Category: Red Meat

Chili in a Homemade Cornbread Bowl

Yes I know, cornbread bowls do not typically exist.  And I imagine because they don’t have a hard exterior like a sourdough bread bowl, but thats just unfair.  I am obsessed with breadbowls, ok maybe that’s a bit extreme but I love clam chowder in a sourdough bread bowl or really anything in a sourdough bread bowl, it just has an extra factor that puts the meal over the top.  So when I recently took a trip to disneyland with some friends we decided that for dinner we were going to have gumbo in a bread bowl…yes please! I think that was when this bread bowl kick started because it was the week after that I made this chili and decided to attempt a bread bowl with the cornbread.  Now, presentation wise it looks great and of course it tastes great too but the tricky part is scooping enough out to put the chili in but also leaving enough to enjoy it with the chili.  The other thing is that you have to have pyrex dishes that are small enough to bake the cornbread in so that you can actually make a bowl.  Well I happen to have a few thanks to my roommate so I decided to give it a go.

On another note about chili, everyone has their particular way of loving chili. Some people love big chunks of meat (not for me), others like every type of bean known to man in their chili (I like some variation), some like their chili topped with sour cream, cheddar cheese and green onion (yea that would be nice, but I didnt’t have any). So feel free to modify this recipe as you need to in order to create your chili, I sort of looked at about 10 different chili recipes before I came up with this one.  Essentially the recipe is the same, just the ingredients might differ.

Now, this cornbread recipe that I use is my great grandmothers recipe and let me tell you, she knew her stuff.  It’s the same cornbread that we use in our thanksgiving cornbread dressing (stuffing for all you non-southern familiars), and I absolutely love it.  The smell and taste of fresh cornbread just cannot be beat sometimes.  Now, because 1. this recipe is old and 2. she was from the south there are some variations I have made.  For instance, I just do not stock buttermilk on a regular basis so instead I substitute yogurt (see below).  Also, the original recipe calls for bacon grease in the pie pan.  I also don’t make bacon regularly and do not have bacon grease on hand when the cornbread cravings hit so instead I just regular cooking oil.  I think what I love about this recipe (as you will see) is that it tells you to heat the oil before putting the batter in the pan.  What this does is create a delicious crispy crust to the cornbread when you add the batter.  You can even see the batter instantly cooking when you add it to the hot oil! So my point is…do not skip this step, it really makes or breaks the cornbread. =)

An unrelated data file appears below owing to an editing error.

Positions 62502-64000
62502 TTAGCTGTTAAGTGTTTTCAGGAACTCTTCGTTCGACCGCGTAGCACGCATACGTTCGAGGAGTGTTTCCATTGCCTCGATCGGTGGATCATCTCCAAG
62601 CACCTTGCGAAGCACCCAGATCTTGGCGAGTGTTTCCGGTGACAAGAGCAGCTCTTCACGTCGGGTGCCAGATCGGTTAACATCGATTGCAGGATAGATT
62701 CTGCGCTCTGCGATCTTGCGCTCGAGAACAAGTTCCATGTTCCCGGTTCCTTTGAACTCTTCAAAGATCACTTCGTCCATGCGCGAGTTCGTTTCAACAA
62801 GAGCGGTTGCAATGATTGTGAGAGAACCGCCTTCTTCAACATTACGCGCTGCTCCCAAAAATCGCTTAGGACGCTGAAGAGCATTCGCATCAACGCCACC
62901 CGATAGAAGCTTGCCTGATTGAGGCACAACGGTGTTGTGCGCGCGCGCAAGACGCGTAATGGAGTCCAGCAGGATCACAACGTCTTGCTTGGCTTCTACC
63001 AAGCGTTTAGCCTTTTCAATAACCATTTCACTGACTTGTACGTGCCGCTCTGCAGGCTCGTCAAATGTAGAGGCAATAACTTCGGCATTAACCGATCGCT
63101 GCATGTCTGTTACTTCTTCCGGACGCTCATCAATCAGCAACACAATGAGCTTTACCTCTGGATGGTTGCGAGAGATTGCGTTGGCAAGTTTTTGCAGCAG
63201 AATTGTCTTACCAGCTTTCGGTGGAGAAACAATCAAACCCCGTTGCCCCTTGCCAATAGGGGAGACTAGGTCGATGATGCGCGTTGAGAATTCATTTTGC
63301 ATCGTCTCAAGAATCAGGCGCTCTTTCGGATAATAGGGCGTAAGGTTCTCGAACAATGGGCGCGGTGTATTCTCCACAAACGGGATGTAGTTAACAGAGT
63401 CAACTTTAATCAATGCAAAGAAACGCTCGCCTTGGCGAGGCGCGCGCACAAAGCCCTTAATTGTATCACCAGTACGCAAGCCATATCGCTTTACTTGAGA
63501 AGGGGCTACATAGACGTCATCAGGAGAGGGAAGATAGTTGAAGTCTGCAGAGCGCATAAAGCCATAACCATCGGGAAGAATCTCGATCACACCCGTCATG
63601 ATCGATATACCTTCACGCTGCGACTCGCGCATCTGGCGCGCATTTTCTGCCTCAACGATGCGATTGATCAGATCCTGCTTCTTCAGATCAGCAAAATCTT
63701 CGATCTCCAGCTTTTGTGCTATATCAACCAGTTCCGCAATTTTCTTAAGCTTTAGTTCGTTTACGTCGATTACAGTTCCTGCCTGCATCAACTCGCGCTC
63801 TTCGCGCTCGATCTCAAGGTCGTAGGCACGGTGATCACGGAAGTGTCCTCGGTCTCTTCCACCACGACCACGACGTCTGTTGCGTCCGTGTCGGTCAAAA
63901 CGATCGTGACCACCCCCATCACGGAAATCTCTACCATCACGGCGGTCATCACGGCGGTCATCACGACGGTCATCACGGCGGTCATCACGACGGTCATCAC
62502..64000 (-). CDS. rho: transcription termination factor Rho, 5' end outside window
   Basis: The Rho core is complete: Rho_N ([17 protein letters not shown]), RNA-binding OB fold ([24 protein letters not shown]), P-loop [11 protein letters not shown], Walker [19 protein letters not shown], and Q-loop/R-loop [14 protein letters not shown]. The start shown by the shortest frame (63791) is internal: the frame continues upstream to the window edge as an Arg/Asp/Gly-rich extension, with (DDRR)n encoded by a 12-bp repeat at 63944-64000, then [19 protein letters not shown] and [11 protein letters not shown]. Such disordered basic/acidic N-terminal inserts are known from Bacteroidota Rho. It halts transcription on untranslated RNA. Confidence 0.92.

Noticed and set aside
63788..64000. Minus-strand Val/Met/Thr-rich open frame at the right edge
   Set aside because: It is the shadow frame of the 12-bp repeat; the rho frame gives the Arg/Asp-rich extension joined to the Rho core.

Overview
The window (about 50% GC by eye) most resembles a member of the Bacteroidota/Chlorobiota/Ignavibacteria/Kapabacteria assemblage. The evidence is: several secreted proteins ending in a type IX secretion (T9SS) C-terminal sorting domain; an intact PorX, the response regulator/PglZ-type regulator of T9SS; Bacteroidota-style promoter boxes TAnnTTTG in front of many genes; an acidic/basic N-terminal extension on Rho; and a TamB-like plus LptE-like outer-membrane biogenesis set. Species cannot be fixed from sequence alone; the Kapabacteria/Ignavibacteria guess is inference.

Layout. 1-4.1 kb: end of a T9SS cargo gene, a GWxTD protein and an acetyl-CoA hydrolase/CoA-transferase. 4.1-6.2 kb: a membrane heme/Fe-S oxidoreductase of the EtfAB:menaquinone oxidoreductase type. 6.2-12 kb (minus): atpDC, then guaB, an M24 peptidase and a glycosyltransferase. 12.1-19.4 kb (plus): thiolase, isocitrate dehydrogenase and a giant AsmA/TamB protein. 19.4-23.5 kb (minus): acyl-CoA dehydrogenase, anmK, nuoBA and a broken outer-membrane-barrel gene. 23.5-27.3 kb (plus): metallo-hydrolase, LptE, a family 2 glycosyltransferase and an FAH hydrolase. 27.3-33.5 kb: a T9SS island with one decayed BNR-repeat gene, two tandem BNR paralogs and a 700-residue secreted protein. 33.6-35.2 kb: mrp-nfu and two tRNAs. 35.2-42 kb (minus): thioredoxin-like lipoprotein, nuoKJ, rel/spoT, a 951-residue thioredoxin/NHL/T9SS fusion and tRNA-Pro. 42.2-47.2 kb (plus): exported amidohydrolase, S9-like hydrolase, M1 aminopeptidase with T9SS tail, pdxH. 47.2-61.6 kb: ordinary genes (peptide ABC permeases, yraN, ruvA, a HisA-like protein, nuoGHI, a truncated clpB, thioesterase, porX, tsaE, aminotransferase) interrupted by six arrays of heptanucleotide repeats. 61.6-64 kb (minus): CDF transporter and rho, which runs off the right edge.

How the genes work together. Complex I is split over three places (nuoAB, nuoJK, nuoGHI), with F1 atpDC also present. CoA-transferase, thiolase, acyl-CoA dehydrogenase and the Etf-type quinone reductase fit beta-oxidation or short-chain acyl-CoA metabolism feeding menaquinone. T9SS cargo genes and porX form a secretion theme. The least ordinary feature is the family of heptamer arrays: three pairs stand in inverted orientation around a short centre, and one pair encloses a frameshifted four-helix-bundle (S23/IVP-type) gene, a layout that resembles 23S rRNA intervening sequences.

Ground Beef Chili with White Kidney Beans and Black Beans 


  • 1lb ground beef
  • 1/2 onion chopped
  • 3 sticks celery chopped
  • 1 can white kidney beans
  • 1 can black beans
  • 2 tbl olive oil
  • 1/2 tbl minced garlic
  • 1 tbl cumin
  • 1 tbl chili powder
  • 1/2 tbl cayenne
  • salt and pepper to taste
  • 1 can tomato sauce
  • 1 can fire roasted tomatoes
  • 1 c water


  1. Heat olive oil in a large pot over medium heat
  2. Chop the onion (see picture below for tips), celery, and garlic. Add to heated oil and stir around until onion is opaque.
  3. Add the seasonings into the pot and stir around.
  4. Add the ground beef and cook until the meat starts to brown, use a wooden spoon to break it up to your liking (less for bigger meat chunks, more for smaller ones)
  5. Add the tomato sauce, fire roasted tomatoes, and water.  Reduce heat to low, cover, and simmer for about 40 minutes.
  6. Add the beans in and stir.
  7. Check periodically to break up the meat and stir around so that the flavors infuse evenly.
  8. after 40 minutes if the chili is too thick for your taste, you can add a bit of water.  If it is too liquid-y you can just remove some of the liquid from the top with a ladle or large spoon.

Nana’s cornbread recipe 


  • 1c cornmeal
  • 1/2c flour
  • 1tbl baking powder
  • 1tsp salt
  • 1/2tsp baking soda
  • 1c low fat milk
  • 1/4c plain yogurt (the milk and yogurt is in place of buttermilk which I just don’t regularly stock)
  • 1 egg


  1. Preheat oven to 450 degrees
  2. In a pie dish, add 1-2 tbl cooking oil and place in oven to heat up while you mix the cornbread batter.
  3. Mix cornmeal, flour, baking powder, salt, and baking soda together in a large bowl
  4. Add in the milk, yogurt, and egg to the dry mixture and stir until combined.
  5. Pour mixture into pie dish with hot oil (or bacon fat if you happen to have it)
  6. Bake the cornbread for about 20 min.  Check for done-ness with a toothpick. ENJOY

{This is a great onion cutting tip.  Place the onion flat side down, then make cuts across but don’t cut all the way to the end.  Then go back and cut perpendicular to the first cuts to get a good dice.  This way the onion stays together while you are cutting!}

{Post bread bowl making, I just ran a knife around the edge and cut at an angle into the center.  Make sure not to cut so deep that you puncture the bowl and the chili leaks out}

{The finished product}


Sliced Polenta with Bolognese Sauce